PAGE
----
Loophole allows fundraisers during Oklahoma special session
By SEAN MURPHY
OKLAHOMA CITY (AP) — Oklahoma legislators have been raising thousands of dollars from lobbyists at lavish fundraisers during a special session limping into its eighth week, yet they’ve failed to make much progress toward plugging a $215 million hole in the state budget.
The Associated Press obtained invitations to a dozen scheduled fundraisers held over the past few weeks for some of the Legislature’s top Republican leaders, including the powerful chairs of the appropriations committees in the House and Senate.
During the regular session that ended in May, members of the Legislature could have faced fines and up to a year in jail for accepting contributions from lobbyists or the companies that employ them. But legislators intentionally left a loophole in the 2008 law establishing the misdemeanor by deciding it shouldn’t apply to special sessions like the current one.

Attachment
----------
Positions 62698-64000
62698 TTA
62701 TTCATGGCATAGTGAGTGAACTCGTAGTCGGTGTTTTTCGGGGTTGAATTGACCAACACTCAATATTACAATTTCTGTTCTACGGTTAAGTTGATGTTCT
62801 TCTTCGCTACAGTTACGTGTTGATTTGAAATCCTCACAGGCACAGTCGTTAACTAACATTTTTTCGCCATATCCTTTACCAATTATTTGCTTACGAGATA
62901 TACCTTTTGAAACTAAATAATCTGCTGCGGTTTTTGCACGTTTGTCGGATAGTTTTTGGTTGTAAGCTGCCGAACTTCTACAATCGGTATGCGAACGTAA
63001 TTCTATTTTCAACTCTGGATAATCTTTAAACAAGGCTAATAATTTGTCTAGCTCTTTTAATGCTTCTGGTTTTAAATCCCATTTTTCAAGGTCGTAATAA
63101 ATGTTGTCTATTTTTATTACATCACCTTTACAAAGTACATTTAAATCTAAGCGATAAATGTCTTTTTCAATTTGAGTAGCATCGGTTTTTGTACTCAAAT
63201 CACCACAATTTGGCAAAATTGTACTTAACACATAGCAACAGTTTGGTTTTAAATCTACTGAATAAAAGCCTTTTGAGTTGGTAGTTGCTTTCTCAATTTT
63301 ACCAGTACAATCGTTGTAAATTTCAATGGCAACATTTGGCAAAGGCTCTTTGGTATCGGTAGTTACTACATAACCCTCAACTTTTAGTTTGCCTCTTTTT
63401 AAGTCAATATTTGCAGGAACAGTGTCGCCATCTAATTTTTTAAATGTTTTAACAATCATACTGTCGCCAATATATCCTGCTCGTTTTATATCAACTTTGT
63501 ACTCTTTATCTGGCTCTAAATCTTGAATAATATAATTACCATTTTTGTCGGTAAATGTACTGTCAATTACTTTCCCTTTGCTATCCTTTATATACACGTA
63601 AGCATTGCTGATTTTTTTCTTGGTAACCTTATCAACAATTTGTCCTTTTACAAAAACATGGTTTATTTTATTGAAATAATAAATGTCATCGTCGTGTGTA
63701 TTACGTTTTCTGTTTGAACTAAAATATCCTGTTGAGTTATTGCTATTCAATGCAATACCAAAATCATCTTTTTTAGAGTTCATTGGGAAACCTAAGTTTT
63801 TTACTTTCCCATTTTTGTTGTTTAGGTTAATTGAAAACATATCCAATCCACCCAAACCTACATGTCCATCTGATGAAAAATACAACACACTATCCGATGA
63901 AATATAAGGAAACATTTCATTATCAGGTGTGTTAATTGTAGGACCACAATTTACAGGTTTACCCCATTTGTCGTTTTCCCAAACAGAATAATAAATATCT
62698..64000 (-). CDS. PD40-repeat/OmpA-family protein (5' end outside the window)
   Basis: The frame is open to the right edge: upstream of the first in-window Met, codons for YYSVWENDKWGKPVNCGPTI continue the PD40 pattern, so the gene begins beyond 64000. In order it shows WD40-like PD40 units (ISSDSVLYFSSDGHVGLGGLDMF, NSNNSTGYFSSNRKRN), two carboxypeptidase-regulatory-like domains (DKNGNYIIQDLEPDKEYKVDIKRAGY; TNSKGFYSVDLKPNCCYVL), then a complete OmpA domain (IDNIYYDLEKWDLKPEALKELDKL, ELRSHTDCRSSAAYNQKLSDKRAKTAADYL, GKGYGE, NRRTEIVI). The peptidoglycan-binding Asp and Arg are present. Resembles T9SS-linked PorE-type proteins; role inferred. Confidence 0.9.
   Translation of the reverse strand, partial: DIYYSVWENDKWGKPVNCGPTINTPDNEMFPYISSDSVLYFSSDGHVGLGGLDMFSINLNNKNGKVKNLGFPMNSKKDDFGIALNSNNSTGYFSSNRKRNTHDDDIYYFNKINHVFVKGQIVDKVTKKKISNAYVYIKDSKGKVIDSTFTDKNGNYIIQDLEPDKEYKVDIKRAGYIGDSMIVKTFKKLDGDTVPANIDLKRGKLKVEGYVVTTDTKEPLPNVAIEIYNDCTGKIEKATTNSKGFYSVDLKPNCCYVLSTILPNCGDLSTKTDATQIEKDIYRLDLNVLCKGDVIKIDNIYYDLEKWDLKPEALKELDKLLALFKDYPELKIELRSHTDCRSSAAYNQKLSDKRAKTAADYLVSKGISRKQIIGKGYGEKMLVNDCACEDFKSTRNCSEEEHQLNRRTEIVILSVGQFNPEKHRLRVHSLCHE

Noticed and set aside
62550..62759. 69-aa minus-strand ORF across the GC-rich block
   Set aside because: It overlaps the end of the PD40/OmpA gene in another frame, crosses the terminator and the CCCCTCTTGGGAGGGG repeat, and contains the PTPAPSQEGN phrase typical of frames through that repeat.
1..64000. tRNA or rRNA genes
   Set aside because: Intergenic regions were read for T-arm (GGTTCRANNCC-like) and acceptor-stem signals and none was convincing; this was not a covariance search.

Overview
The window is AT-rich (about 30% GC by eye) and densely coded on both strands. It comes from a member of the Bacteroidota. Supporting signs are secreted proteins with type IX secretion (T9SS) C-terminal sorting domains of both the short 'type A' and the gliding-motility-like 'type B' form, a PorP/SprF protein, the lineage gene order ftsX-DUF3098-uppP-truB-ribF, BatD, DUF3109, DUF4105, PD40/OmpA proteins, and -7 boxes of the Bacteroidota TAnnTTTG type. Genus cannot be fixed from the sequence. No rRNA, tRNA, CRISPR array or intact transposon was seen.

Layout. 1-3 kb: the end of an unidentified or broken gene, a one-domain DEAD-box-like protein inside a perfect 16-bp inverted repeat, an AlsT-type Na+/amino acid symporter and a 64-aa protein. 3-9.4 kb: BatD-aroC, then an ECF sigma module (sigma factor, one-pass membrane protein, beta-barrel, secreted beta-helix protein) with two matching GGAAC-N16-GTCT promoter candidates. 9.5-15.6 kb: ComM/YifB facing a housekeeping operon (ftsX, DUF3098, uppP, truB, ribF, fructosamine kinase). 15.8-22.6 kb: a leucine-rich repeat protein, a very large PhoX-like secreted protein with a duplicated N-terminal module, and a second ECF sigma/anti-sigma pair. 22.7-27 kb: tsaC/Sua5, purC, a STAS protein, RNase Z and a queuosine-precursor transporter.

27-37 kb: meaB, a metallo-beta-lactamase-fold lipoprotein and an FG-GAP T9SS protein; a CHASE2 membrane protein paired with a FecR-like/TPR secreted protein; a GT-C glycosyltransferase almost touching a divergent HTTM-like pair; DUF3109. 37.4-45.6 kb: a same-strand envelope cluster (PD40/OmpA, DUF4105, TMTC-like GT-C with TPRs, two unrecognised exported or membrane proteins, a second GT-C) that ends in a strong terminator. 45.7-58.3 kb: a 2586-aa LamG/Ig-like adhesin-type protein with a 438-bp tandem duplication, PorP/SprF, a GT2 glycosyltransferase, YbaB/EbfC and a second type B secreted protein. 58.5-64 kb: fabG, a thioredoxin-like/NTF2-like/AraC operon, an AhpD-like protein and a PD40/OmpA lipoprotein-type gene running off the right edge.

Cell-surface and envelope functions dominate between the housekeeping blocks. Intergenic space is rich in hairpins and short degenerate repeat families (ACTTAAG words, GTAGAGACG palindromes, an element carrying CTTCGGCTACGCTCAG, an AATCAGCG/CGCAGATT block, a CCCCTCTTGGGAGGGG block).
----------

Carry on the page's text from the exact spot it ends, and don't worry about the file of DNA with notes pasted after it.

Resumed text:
With no end in sight to the session, state House and Senate members are taking full advantage of the loophole by raising money for elections a year away.